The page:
When you’ve recovered from the initial excitement of announcing your engagement and you’re ready to start planning your big day, the chances are you’ll have a white dress, a 3-tier cake, a list of bridesmaids in mind and are now wondering where you’ll find something old, new, borrowed and blue!
But before you get overwhelmed with what tradition says you’re supposed to do, sit down and have a think about what you want to do. Some people prefer to stick to tradition but remember, it’s not legally binding and today there are many options that allow you to plan your special day, your unique way…
The tradition of the white wedding dress dates back to the 18th century when wearing white was seen as a symbol of wealth. Queen Victoria paved the way in the wedding dress style stakes by wearing a white wedding dress at her marriage to Prince Albert in 1840. Since then, it has been a long-standing tradition but there’s nothing to say you have to wear white on your big day and there are so many beautiful alternative colours to choose from. Same goes for the ‘dress’, there are even sophisticated and elegant trouser or jump suits on offer, if you fancy something completely different.
Having bridesmaids can be extremely helpful when it comes to delegating hen do plans, holding your bouquet, fixing your dress and sharing your excitement on the day. But it can also be deemed stressful, especially if you have a large family and lots of close friends to choose from. Bridesmaids aren’t essential and you’ll be saving a large amount of money on additional dresses, hair, make-up and flowers if you choose not to have any or just one person to be with you on the day/
Wedding speeches can go one of two ways, tear-jerkingly sentimental or cringe-worthingly embarrassing! If you’d rather not risk a tear stained face or wishing the floor would swallow you up, then you don’t have to request speeches from the best man or the father of the bride. Simply offering a heartfelt ‘thank you for coming’ is totally acceptable.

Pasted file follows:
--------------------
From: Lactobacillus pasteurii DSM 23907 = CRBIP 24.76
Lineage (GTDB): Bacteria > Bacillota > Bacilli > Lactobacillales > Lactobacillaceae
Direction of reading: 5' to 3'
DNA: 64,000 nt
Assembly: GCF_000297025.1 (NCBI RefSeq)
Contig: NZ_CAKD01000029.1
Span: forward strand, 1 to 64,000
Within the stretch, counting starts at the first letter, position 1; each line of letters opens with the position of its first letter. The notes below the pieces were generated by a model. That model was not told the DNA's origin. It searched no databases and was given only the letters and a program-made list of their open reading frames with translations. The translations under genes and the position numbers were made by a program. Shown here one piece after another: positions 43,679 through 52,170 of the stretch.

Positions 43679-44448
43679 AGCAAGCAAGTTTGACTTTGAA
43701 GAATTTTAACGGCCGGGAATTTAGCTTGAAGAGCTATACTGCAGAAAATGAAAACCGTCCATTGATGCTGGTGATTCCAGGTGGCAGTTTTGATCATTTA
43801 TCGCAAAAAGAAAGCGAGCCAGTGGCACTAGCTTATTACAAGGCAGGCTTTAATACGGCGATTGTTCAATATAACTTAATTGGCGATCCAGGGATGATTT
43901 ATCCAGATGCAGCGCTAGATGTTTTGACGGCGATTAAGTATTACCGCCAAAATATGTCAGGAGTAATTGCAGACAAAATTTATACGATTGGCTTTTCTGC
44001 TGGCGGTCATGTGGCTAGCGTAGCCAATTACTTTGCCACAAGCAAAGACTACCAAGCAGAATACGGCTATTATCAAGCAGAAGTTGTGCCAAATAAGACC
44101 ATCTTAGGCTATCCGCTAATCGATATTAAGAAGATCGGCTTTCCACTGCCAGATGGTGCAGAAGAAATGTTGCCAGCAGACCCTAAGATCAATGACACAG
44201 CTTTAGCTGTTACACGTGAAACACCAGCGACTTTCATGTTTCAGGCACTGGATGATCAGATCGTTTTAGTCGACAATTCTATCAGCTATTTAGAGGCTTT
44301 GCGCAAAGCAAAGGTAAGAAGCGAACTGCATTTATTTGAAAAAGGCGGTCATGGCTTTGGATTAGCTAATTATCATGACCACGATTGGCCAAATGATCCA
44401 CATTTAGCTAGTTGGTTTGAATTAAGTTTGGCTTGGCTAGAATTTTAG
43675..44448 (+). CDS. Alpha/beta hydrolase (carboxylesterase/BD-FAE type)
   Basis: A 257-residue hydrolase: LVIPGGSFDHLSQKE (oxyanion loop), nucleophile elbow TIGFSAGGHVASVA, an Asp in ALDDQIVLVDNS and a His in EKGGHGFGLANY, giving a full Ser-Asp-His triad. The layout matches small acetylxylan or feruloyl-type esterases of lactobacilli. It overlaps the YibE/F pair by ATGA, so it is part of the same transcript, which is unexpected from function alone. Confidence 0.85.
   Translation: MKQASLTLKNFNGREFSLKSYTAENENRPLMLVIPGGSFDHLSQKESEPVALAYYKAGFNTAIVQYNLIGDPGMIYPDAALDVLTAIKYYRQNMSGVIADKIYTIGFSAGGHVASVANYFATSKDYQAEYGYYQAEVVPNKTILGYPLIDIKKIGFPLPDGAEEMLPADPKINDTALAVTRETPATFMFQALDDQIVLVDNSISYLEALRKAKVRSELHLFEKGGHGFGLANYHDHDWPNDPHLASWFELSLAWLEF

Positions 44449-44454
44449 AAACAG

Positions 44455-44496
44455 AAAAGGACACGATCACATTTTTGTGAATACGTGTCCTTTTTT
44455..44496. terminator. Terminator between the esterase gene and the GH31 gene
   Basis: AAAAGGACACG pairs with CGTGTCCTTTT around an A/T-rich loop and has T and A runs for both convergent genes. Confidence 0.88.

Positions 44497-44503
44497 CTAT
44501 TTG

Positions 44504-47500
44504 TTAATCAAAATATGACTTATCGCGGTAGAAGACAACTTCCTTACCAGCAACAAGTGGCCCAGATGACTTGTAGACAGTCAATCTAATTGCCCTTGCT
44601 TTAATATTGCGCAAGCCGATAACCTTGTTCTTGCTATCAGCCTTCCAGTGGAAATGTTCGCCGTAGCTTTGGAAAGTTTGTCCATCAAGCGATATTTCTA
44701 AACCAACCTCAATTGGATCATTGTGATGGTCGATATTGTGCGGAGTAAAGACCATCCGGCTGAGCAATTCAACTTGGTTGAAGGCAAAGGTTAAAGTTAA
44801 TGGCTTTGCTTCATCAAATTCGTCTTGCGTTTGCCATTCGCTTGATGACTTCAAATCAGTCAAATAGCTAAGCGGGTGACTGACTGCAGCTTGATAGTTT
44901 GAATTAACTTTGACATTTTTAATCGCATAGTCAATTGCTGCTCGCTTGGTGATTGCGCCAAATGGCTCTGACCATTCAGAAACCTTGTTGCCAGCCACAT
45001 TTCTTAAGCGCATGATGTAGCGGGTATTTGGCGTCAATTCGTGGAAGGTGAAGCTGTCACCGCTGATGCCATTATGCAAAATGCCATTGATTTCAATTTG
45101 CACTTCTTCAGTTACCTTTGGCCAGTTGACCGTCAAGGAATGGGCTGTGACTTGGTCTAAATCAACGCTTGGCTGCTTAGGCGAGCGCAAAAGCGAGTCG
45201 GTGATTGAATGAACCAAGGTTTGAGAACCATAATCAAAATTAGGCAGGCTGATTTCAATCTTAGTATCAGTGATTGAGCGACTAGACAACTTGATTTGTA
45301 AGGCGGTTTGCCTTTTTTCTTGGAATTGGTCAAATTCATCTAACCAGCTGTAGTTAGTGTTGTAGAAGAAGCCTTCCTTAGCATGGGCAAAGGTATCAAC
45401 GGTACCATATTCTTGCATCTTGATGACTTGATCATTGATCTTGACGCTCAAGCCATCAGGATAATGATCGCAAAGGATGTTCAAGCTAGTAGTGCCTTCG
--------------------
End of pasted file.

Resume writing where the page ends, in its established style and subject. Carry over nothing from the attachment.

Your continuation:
Stag and Hen Dos must Celebrated Separately
Joint celebrations are becoming a popular choice for modern day stag and hen dos. They are a particularly good idea if you have the same circle of friends. It can also save money if both parties are planning to go abroad as you can pull together your resources for a larger weekend away.
It’s bad Luck to See the Bride before the Ceremony
The groom catching a glimpse of the bride before she glides down the aisle towards him was considered to be bad luck in wedding tradition for years. But pre-ceremony is actually a great time for you to get your Bride and Groom photographs out of the way. It will be the quietest opportunity prior to meeting your well-wishing guests and it frees you up to enjoy the celebrations and relax with friends and family for the rest of the day.
Bride and Groom Guests Must sit on Different Sides at the Ceremony
Weddings are sociable affairs, a time to celebrate not only the bride and groom uniting as one, but two families coming together too. Mixing them up will encourage introductions and create new-found friendships so don’t feel like you need to keep people apart.
Are you planning on busting some wedding day traditions on your big day? Let us know what you are doing differently at email@example.com … and while you are there, don’t forget to register for your free bride (or groom) ticket!Main image by Keyhole Studios